Flowerbeds can infuse your outdoor space with fresh bursts of color, while simultaneously attracting butterflies and hummingbirds to your yard. Unfortunately, even simple missteps can be detrimental to the life of your new plants and flowers, which is why careful planning and execution is so important. Here are three gardening mistakes to avoid when you make your flowerbed.
1. Choosing the Wrong Location
When it comes to landscaping your yard, your first choice of flowerbed location might be wherever your eye is naturally drawn when you look at your yard. Unfortunately, choosing gardening locations without a lot of forethought is a recipe for disaster.
Without adequate sunlight and water, your plants will likely shrivel and die. Additionally, choosing a spot that is easily accessible to children and pets could leave you wondering why plants are damaged. To stay on the safe side, carefully consider where your flowerbed would have the most visual impact while still staying safe.
As you evaluate potential flowerbed locations, don't forget to consider factors like shadows from nearby trees or structures. Additionally, think about the location of buried French drains, which could flood the groundwater in the area with moisture when you aren't expecting it.
After you have chosen a spot for your new garden, evaluate the soil condition in the area, and stretch nearby hoses to the spot to make sure they reach. Also, think about the convenience of the area. If you can get to the area easily and manage the plants effectively, the flowerbed is more likely to thrive.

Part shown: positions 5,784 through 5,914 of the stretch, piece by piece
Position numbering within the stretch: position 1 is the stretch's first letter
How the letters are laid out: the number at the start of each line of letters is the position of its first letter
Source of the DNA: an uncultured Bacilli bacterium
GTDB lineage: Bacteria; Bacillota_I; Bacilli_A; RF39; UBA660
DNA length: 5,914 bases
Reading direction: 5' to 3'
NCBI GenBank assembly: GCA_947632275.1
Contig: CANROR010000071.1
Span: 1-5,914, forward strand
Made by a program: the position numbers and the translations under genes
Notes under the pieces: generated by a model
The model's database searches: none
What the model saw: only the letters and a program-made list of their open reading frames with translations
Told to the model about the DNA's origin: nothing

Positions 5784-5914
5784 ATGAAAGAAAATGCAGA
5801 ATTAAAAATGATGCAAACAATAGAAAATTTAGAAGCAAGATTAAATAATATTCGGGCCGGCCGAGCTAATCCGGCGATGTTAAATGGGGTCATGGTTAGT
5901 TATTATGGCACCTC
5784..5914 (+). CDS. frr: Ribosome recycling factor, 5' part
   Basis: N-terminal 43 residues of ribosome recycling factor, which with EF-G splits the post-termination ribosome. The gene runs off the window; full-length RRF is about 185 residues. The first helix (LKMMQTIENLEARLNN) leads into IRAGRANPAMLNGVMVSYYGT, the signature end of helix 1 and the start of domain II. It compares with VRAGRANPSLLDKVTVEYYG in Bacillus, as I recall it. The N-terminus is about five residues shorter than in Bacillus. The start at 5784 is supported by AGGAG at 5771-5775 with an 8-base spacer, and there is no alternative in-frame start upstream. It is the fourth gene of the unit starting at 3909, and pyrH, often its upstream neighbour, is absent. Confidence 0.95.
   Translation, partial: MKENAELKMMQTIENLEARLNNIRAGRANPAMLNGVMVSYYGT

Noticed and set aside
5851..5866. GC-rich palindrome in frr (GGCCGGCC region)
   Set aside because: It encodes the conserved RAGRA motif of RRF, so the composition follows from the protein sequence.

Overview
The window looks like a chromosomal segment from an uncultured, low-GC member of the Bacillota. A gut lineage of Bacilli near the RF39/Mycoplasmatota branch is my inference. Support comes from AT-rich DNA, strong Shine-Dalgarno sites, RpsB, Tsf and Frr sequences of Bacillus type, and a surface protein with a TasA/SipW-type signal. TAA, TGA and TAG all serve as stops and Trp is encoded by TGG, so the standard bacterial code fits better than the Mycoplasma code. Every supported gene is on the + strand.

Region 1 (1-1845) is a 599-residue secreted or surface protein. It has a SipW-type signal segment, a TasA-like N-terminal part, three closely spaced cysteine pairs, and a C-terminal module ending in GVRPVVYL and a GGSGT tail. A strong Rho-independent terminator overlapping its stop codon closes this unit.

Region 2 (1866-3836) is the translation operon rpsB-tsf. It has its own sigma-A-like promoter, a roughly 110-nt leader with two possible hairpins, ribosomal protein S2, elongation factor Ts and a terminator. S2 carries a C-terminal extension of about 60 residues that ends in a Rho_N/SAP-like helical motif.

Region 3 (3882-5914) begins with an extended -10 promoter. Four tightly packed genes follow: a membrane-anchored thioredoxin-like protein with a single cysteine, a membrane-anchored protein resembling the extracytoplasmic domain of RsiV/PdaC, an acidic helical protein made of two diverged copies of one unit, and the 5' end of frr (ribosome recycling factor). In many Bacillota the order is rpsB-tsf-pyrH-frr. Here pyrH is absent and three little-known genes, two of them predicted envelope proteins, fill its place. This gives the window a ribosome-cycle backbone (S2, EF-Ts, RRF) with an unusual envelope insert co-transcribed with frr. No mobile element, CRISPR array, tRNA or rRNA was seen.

2. Overwatering New Plants
By the time you have tilled your flowerbed soil and worked hard to choose plants that will survive the local climate, you might be tempted to water them frequently to make sure they won't die. Unfortunately, overwatering can be just as damaging to new plants as underwatering since the roots can become flooded and incapable of absorbing ground nutrients.
As a general rule of thumb, flowerbeds and gardens need about an inch of moisture per week, which should keep the top 6 inches or so of soil moist and fertile. To see if your flowerbed area is currently getting enough moisture, push a dry screwdriver into the ground. If the ground seems arid, install a rain or sprinkler gauge in your flowerbed, and monitor water levels carefully.
Because rainfall can significantly impact the amount of water your plants receive, consider installing a rain sensor if you have an automated irrigation system. These special devices are relatively inexpensive and are designed to automatically halt normal irrigation schedules when it rains outside.
3. Applying Too Much Mulch
Many people apply mulch to their flowerbeds to add contrast and shade root systems, but unfortunately, adding too much mulch can create the perfect breeding ground for insects, fungus, and molds that can harm your plants. Additionally, because thick layers of mulch can attract insects like termites, adding piles of mulch could even harm nearby trees, decorative accents, or structures.
To prevent problems while gaining the full benefit of mulch, try to keep mulch levels no more than 3 inches thick, and watch out for wind-blown piles. If you are using homemade mulch with grass clippings, keep the mulch around an inch thick, since these denser coverings can hold more water than traditional bark varieties. Keep in mind that all organic mulch varieties are prone to deterioration over time, which means you may have to refresh mulch levels every year.
Gardening isn't always easy, which is why it pays to have professionals on your side. At Creative Greenery, our experienced team can help with everything from landscape planning and flowerbed installation to plant rental for your office. To learn more about how we can help, visit our website.